Navigating in India: using landmarks over actual streets or other data


I’m a map fanatic, I really like maps. The warm attitude towards maps started in the spring of 1980, when my parents and I started an unforgettable journey through the US. We had flown to the very progressive and Interesting city of San Francisco, then followed by a 6-month journey through this immense country. During our stay we must have had visited over 25 states, in a camper journey that took us from the west coast to the east coast.

We started with some rough plans and a Rand McNally map, a very profound and detailed road atlas. Every day we would make a plan based on the atlas and I slowly I started the too fall in love with maps. The Rand McNally was – and still is – the leading paper map resource and a must have resource for exploration.

Jumping to 2018, one should admit that times have changed very drastically. The world has become flat and all the required info is within everybody’s hands. One need only to pull out their smartphone and all the answers are there, on the very addictive little screen which is often temptingly waiting to be touched in your pants.

The ability to always see where your are has a lot of advantages. The main upside definitely is the ease to find places. Finding places more easily saves a lot of time, as a traveller you tend to feel much more relaxed. Having the opportunity of finding locations – including the current one – also has a couple of downsides. First and foremost, it has taken away some of the ‘magic’ of traveling in unfamiliar areas. Furthermore, it has also removed some of the surprises which one could encounter during a trip.

So, what about India? Do they like their old fashioned maps? The ratio of people with access to online data might be higher that one would assume, but I doubt it if every individual actually uses online maps. As mentioned  in a couple of my posts, India is and will always be a two-sided country. In this particular case, there will be people who are comfortable in using online maps and there are (a lot) of people who don’t.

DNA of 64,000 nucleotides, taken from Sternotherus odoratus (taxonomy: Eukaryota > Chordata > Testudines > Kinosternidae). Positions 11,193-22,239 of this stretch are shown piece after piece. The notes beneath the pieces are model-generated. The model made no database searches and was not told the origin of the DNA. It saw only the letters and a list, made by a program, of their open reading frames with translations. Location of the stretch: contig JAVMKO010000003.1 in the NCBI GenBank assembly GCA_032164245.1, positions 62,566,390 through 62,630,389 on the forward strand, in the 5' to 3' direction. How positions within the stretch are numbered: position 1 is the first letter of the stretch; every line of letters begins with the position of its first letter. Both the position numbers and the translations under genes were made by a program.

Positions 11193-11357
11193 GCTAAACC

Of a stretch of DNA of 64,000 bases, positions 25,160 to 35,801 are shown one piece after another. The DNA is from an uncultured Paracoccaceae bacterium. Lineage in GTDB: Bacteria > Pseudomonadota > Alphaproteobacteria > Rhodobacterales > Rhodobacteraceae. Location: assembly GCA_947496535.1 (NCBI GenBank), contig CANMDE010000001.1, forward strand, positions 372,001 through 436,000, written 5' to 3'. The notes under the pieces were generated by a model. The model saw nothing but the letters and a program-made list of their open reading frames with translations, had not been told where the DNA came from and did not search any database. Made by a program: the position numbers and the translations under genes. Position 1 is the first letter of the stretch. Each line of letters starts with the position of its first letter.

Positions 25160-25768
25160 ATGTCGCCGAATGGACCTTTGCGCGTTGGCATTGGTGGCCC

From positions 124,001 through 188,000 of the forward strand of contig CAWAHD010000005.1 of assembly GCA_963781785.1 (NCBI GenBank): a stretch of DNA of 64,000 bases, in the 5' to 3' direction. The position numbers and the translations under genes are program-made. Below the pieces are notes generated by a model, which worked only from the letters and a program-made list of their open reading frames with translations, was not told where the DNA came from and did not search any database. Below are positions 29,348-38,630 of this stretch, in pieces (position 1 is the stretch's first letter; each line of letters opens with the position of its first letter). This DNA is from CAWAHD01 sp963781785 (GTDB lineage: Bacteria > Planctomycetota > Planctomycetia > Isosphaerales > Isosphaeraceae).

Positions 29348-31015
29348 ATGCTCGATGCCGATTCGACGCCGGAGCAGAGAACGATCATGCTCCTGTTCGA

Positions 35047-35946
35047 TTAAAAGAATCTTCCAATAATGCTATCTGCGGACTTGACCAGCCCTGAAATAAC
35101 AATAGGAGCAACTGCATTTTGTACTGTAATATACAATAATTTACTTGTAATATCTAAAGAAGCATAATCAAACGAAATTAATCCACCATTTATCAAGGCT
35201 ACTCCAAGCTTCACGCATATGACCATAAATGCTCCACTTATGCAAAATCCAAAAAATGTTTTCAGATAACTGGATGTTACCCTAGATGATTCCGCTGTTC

I use online maps a lot! I often share my whereabouts with my director of logistics. It’s very convenient for him to know the exact pick up location. Also during other trips, googlemaps has been a welcoming help to explore cities, find places or just walk around and never have to worry about finding the way back to the hotel.

Having had a lot of experiences with all forms of transport in India – Auto Rickshaw, Boat, Airplane, Uber, Bus (only recently) – I’ve slowly started to understand the navigation techniques of India. Let me start by sharing that Android based smartphones are dominant in this immense country, which results in a lot of live data on googlemaps. In addition to that, I’ve also noticed a lot of Indian people who actually use googlemaps as their primary navigation tool. In an earlier post, I shared more info about Uber. The approximately 5000- Uber drivers also use this map, as it is connected to their Uber app.

All fine, India has totally moved into the digital era? Yes and no. A majority of population are not (mobile) online and an even larger part don’t use googlemaps. For them the old-fashioned way to navigate is still part of their daily routine. Being here for long now, I’ve slowely started to understand how they do it and it’s more simple than one would think; they make use of a lot of landmarks. Using landmarks – anything big in your area that could be easily found – is big in India! On almost all business cards, websites or other (digital communication), the local landmark is used as a reference for the potential visitor. A specific address is ‘Behind the Mahindra showroom’, opposite of the ‘Café Coffee Day’ or at the left side next to the ‘Naripoint Hospital’.

This sounds logical and easy, but what if you need to describe the fastest route to the other end of the city? I can’t prove it, but I’m afraid that people use a lot of these landmarks, because the simple question ‘Where is the Eye institute’ is mostly followed by a very long conversation. I’ve never asked my Director of Logistics to explain to me how they often do it, but I would definitely do it in some time. Meanwhile, I will continue to use googlemaps as my resource for maps

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